The Black Scholar Series: Dr. Shawn Jones
Dr. Shawn Jones Heading link
We welcome our next speaker, Dr. Shawn C.T. Jones, a current Assistant Professor in the Counseling Program in the Psychology Department at Virginia Commonwealth University. He received his doctorate in Clinical Psychology with an emphasis on Children and Families from the University of North Carolina at Chapel Hill and was a Child Clinical Psychology Predoctoral intern at UCLA. He also holds a Master of Health Science in Mental Health from Johns Hopkins University Bloomberg School of Public Health (2010) and a Bachelor of Science in Psychology from Duke University (2008). Dr. Jones endeavors to impact the psychosocial wellbeing of Black youth and their families by: a) exploring mechanisms undergirding culturally-relevant protective and promotive factors; b) translating basic research into interventions that harness the unique strengths of the Black experience; and c) disseminating this research to be consumed, critiqued and enhanced by the communities the work intends to serve.
Sessions Heading link
Tuesday, September 14, 2021, 12:30PM – 2:00PM CT
Main Lecture: Using Family Systems to Promote Dignity & Prepare for Discrimination: Racial Socialization of Black Youth
Keniston (1978) asserted that Black youth are “the most endangered children in our society.” Indeed, Black children and teens are exposed to myriad risks, particularly those that emanate from the legacy of racism in this country. Yet, despite historical deficit-oriented narratives concerning them, Black youth—and their families—have continued to demonstrate positive psychosocial outcomes. Moreover, assisting diverse family structures in cogently providing racial socialization may optimize the historical psychosocial protection of this racially-relevant factor. In this presentation, conceptual and empirical work on mechanisms undergirding the salutary benefit of familial racial socialization will be discussed. Specifically, mixed-methods (i.e., survey, observation, interview) research will be presented that addresses how diverse families of Black youth navigate teaching their children about race. This presentation will conclude with a discussion of ongoing and future research, including how both experimental and prospective studies can serve to promote the resiliency of Black youth.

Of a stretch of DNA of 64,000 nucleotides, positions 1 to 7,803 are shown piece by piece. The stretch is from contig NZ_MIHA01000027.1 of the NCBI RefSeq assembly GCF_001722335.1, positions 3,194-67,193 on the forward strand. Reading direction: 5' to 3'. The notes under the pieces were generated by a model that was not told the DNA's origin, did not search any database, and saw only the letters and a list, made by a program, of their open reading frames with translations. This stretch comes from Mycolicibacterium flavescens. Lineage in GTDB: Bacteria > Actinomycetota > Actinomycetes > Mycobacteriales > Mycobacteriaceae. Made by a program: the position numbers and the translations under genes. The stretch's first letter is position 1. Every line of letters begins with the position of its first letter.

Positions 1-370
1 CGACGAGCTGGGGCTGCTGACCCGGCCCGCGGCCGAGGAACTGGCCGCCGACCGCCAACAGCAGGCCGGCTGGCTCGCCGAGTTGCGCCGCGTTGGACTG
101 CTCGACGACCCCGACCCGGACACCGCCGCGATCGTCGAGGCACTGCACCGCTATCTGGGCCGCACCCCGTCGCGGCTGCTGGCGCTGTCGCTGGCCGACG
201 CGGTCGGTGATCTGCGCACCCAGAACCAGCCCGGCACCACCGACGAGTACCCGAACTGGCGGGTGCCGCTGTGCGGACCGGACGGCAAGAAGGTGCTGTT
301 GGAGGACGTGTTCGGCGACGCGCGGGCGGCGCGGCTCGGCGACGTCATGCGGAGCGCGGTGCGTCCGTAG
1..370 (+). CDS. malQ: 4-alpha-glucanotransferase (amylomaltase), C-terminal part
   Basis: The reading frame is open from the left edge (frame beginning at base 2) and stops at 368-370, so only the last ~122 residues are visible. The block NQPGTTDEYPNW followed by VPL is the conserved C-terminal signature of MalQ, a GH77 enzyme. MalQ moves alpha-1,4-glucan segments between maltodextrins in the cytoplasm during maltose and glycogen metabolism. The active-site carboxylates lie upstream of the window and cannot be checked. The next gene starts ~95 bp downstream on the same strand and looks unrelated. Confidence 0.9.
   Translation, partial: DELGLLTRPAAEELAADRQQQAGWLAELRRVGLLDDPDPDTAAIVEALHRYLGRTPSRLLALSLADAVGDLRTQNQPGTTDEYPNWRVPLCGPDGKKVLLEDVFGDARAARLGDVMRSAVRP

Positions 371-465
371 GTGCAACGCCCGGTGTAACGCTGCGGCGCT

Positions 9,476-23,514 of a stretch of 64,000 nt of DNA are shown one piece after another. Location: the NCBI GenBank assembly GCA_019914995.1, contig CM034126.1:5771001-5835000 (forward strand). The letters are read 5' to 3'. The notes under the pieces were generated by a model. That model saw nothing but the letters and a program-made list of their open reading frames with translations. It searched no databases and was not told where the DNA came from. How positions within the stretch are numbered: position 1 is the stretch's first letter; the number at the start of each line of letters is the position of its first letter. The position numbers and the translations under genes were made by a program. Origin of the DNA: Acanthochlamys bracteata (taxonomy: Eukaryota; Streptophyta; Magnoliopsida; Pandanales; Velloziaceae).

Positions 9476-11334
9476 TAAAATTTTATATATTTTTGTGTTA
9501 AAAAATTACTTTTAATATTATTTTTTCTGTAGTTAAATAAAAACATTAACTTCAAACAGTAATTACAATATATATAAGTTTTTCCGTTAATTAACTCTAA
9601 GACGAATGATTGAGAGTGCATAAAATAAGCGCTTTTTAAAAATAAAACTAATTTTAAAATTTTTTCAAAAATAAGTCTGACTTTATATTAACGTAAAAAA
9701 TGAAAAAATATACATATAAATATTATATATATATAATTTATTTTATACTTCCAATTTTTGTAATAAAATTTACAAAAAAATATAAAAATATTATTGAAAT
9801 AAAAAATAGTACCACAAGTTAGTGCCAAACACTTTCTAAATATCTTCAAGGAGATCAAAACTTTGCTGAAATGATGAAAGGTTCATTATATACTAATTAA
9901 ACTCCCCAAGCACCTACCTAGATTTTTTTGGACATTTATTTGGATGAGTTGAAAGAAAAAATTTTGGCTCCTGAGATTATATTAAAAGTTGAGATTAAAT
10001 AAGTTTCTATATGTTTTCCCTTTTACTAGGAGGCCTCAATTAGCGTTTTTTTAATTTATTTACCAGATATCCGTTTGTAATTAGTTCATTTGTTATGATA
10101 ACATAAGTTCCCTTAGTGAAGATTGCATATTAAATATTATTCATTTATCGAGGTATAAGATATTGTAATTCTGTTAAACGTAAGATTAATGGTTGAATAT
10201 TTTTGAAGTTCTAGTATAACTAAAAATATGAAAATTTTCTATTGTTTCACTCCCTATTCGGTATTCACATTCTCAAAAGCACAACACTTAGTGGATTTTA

Wednesday, September 15, 2021, 1PM – 2PM CT
Affinity Session: The Affinity Session provides the opportunity for Black students, staff, and faculty to come together in community with each other and the visiting scholar to collectively reflect on their realities of being Black and in the field of psychology.
Friday, September 17, 2021, 10AM – 11AM CT
Special Session: Belonging Required, Fitting In (Optional): Graduate School for Trainees of Color
Graduate training in psychology is both a challenging and exciting endeavor for all students. However, the historical and contemporary realities of race and culture both in society and our discipline often make the training experience for Black, Indigenous, and People of Color (BIPOC) students a unique journey. In this session, we take up three points. First, we outline the quantitative and qualitative experience, noting common inhibiting factors to thriving as a BIPOC trainee. Second, we introduce a number of culturally-relevant strategies for navigating one’s time in graduate school. Third, we underline the importance of thriving (as opposed to simply surviving) in graduate school as a BIPOC student. We conclude with a set of BIPOC graduate student provided affirmations for doctoral students from underrepresented backgrounds.